I had two friends. Both were laid off when their companies closed. One went into a depression, coping with alcohol and prescriptions drugs. He lived a wasted life. The other, though also depressed, drew on her resources, developed a strategy for getting back on her feet, followed through with her plans, and is now a much happier and fulfilled person. She found the good in the bad thing that happened to her. So can you!

5. Don’t should on yourself.
When we should on ourselves we are passing judgment, often negative ones, about our actions and behaviors.

When we say things like “I should make more money, I should have made better choices, or I should have done better in school, we are only seeing the negative and are unable to see what might be positive. Should statements put our thoughts and attitudes in a box and constrain us from seeing other options. When we are stuck in the negative we are out of balance; our perspective is skewed.

In reality, we often make choices based on what we know at a given time, or on what resources or abilities we have at the time. I have found that people are generally trying to do the best that they can in any moment. Blaming ourselves for lack of knowledge, or ability, or resources is pointless and debilitating. It would be better to replace the should with something more positive like, “I did the best that I could with the skills, knowledge and ability that I had at the time.” This is a more supportive and truthful statement.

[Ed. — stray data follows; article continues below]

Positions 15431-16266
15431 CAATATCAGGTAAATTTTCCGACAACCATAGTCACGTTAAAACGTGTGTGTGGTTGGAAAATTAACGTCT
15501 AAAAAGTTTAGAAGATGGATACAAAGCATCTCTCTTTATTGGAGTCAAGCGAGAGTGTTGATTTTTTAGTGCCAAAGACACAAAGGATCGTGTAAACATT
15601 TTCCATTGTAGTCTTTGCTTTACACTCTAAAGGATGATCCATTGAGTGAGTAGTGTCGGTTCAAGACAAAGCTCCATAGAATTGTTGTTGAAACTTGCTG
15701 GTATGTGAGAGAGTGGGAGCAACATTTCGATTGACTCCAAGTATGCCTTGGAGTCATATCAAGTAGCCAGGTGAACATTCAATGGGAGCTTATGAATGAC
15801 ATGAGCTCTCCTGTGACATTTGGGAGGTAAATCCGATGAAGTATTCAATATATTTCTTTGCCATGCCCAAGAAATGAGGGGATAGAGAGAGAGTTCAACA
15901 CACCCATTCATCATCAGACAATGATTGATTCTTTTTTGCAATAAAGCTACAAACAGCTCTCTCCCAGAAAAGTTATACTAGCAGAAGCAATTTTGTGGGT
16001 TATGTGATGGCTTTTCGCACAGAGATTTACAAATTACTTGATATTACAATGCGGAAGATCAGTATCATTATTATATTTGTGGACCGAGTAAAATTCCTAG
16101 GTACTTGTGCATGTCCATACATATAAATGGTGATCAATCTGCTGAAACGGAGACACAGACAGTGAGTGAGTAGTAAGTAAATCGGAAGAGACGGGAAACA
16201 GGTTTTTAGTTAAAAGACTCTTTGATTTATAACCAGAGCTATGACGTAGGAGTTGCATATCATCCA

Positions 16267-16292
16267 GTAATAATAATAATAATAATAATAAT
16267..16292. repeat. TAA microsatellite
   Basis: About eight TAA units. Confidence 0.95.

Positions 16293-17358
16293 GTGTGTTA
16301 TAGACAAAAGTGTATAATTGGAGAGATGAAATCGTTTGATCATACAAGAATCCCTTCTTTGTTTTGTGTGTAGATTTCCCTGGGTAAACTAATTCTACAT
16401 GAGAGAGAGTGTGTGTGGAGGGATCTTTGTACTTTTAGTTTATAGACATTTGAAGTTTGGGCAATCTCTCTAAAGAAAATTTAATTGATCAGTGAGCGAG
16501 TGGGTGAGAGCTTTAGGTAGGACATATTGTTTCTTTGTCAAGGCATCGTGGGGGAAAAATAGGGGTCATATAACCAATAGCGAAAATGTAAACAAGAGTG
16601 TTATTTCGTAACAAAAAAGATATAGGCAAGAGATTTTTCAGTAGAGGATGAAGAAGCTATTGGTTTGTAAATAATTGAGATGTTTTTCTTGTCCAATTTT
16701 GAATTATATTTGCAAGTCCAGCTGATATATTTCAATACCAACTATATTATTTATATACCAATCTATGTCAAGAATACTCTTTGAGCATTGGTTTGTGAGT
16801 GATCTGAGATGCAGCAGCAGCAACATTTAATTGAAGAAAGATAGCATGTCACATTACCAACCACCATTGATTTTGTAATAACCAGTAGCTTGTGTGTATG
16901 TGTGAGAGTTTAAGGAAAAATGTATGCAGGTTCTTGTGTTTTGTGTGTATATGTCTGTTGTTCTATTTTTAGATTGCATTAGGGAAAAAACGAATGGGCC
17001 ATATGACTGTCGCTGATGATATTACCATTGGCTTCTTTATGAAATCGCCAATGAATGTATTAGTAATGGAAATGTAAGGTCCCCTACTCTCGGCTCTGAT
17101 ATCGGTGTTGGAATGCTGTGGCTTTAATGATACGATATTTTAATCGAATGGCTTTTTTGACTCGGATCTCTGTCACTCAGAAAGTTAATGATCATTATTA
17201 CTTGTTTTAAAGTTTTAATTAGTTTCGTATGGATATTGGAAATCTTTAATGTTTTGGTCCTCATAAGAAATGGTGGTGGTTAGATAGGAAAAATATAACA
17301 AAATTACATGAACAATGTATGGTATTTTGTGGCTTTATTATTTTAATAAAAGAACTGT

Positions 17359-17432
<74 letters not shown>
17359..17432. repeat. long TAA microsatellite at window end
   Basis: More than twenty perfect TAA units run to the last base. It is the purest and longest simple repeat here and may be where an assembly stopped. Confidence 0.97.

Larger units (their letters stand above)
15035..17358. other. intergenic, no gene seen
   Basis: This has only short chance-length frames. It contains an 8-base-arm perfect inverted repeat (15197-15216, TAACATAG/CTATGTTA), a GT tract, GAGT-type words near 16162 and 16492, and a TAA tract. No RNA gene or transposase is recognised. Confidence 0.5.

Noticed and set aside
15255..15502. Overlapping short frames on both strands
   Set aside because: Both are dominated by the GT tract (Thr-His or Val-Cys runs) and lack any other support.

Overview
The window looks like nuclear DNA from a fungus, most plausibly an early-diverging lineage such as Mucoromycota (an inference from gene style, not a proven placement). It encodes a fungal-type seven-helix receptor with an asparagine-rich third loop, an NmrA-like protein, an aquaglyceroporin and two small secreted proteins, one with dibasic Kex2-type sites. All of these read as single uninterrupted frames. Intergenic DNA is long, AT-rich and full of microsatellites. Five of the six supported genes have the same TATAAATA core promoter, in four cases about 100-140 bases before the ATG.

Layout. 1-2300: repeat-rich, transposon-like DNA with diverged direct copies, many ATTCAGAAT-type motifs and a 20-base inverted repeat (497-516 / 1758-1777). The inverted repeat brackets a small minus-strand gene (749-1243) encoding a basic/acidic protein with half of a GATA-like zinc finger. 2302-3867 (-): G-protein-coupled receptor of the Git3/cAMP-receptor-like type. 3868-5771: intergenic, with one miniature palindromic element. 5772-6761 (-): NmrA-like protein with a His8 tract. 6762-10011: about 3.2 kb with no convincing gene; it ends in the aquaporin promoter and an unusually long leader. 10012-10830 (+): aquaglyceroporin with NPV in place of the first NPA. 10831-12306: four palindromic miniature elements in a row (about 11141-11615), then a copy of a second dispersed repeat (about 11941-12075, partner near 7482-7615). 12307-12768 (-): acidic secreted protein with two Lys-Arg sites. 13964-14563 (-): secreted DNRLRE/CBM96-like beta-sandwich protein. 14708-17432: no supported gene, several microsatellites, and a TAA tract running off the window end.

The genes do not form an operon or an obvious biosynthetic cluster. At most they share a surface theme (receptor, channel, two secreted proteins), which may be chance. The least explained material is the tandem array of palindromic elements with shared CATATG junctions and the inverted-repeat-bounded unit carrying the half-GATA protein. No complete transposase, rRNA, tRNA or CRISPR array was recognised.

6. Celebrate.
We seldom take time to give ourselves a much needed and deserved pat on the back. We go from one achievement to another with hardly a moment to recognize what we have accomplished.